California needs to improve course availability at community colleges and let students complete their education.
Proposed in the bill written by assembly member Das Williams, D – Santa Barbara, AB 955 would allow community college districts to “establish and maintain extension programs at specified community colleges during summer and winter intersessions.”
In a report conducted by the Public Policy Institute of California it is shown that since budget cuts made between 2007 and 2012, academic course offerings have dropped by 21 percent and summer offerings have dropped by 21 percent and summer offerings by 60 percent.
Due to courses being cut, class sizes have increased. By offering classes during summer and winter break students would be able to transfer or graduate faster and that would in turn open additional spaces in classes during the fall and spring sessions.
Poor class availability has allowed students to collect high debts because they are not able to complete their educational in a timely manner.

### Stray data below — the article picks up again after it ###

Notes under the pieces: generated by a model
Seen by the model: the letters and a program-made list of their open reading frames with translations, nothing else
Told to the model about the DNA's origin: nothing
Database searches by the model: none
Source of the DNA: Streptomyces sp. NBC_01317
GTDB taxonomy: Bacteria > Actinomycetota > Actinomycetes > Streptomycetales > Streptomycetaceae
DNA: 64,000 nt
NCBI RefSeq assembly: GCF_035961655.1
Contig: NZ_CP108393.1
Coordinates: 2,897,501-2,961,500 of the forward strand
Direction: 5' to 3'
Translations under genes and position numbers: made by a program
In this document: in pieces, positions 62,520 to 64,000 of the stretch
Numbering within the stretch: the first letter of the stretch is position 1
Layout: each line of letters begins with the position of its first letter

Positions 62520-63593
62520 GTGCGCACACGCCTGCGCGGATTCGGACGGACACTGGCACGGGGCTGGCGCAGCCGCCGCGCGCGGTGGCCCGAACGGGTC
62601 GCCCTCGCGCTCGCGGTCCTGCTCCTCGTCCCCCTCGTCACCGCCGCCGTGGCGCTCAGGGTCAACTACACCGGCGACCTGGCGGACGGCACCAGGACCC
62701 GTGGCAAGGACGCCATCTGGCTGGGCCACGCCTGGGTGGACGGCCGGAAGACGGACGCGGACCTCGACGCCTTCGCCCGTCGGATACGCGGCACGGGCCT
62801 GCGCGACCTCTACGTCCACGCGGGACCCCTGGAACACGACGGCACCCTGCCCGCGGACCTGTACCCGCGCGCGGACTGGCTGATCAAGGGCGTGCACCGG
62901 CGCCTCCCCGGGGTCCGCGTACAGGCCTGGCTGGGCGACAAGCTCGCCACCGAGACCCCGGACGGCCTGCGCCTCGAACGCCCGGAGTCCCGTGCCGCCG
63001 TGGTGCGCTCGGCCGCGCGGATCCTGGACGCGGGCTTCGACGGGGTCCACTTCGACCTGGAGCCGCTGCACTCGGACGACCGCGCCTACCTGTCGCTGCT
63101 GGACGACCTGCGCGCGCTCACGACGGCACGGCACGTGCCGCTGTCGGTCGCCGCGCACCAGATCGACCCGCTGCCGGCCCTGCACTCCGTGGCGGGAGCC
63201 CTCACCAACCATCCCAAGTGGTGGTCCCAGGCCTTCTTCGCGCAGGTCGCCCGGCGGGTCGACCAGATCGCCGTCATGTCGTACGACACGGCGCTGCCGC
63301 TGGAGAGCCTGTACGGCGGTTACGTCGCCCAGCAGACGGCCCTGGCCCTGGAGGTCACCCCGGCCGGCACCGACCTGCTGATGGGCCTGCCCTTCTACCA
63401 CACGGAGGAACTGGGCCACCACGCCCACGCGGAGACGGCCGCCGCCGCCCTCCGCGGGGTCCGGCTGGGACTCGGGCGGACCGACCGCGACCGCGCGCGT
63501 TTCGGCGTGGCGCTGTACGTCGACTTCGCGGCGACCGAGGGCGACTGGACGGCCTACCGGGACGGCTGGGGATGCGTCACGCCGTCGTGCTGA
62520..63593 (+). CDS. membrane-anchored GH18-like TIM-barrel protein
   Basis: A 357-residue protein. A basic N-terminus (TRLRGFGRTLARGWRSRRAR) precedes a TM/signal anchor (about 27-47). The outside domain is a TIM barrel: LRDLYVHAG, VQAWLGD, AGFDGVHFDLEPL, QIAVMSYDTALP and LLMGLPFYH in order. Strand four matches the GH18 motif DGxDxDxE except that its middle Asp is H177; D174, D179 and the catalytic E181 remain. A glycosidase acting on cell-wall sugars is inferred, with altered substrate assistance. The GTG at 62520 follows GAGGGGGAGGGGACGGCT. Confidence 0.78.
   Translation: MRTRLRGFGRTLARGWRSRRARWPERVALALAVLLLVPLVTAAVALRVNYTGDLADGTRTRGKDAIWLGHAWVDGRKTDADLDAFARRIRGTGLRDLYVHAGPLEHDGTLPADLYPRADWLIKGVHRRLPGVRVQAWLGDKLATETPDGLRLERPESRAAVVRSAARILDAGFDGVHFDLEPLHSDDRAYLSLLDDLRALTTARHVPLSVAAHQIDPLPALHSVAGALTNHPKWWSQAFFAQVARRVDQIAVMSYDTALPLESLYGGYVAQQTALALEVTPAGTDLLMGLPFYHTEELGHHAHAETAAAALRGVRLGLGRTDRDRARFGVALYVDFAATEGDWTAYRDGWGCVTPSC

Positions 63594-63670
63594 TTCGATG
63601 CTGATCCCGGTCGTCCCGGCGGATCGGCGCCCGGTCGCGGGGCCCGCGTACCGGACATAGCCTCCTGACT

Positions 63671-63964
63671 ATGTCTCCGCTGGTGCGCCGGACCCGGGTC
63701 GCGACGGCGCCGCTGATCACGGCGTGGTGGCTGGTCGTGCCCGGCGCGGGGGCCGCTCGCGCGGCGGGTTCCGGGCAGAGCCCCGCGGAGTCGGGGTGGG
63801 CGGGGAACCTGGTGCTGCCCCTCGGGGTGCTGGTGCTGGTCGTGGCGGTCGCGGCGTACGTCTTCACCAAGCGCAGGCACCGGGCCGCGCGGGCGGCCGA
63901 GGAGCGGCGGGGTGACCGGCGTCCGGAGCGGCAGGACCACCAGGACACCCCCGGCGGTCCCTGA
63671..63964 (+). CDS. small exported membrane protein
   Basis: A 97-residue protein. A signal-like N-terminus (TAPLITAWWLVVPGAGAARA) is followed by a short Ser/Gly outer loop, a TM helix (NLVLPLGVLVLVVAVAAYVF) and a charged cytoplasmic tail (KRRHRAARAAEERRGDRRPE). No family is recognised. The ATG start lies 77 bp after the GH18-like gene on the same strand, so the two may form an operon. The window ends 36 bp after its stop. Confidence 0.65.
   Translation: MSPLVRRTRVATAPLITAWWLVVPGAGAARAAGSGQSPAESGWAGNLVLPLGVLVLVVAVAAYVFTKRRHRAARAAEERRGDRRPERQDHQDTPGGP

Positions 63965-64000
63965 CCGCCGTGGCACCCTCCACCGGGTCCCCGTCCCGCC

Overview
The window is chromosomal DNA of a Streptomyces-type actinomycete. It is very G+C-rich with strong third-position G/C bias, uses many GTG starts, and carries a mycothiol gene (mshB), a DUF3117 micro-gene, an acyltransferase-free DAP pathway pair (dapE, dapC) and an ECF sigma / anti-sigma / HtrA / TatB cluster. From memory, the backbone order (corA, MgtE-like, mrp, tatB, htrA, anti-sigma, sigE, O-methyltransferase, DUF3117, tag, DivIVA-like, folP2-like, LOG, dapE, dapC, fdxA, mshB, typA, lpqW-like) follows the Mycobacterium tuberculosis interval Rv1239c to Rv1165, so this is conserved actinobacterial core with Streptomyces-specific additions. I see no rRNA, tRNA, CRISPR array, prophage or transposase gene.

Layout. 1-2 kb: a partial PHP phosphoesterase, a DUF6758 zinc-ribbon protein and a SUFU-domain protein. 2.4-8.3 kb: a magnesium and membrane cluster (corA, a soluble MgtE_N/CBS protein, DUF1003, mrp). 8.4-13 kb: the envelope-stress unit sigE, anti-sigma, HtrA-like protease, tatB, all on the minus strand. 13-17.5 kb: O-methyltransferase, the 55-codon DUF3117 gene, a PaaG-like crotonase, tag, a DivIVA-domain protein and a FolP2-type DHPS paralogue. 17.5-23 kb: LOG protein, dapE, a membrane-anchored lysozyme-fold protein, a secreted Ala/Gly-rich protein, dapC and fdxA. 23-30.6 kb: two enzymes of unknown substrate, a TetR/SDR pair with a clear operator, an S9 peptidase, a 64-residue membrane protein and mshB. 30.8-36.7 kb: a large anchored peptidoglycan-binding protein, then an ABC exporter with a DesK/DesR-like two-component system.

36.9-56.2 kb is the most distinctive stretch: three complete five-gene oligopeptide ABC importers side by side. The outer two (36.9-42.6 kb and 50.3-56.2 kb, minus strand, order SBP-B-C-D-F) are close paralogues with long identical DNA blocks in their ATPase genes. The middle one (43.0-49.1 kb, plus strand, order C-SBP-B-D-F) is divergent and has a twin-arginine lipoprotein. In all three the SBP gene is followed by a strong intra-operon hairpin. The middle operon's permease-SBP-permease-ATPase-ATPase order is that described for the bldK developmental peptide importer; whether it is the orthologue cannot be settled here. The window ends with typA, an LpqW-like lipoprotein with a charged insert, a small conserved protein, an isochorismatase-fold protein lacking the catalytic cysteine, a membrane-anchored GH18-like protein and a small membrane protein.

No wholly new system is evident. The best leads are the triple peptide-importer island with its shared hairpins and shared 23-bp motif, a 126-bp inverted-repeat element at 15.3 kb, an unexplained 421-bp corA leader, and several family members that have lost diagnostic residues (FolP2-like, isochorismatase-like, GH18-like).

“The lack of available classes places students in debt because it takes them additional years to graduate,” Williams said in an interview with The Daily Californian. “Despite tuition increases for some classes, shortening the time students spend in school will keep student debt from rising. Even if you have no costs from fees, student debt is continuing to rise just to get done with community college, where it takes longer to complete a program.”
Students are afraid that AB 955 would privatize summer and winter intersessions, creating a two-tiered system. Although tuition during the summer and winter intersessions would be raised from $46 per unit to $200 per unit, the bill stated that the community college districts would expand financial assistance for low-income students enrolling in extension courses.
In an interview with the Santa Barbara Independent, Williams said “there’s three ways you can go: you can go with raising fees overall, which I don’t agree with. You can go with full funding, which will take six or seven years if it ever happens at all. Or we go with my plan, which I don’t view as a perfect option but better than the alternatives.”
AB 955 is not a perfect solution to California’s overcrowding problem at community colleges but it is a step in the right direction.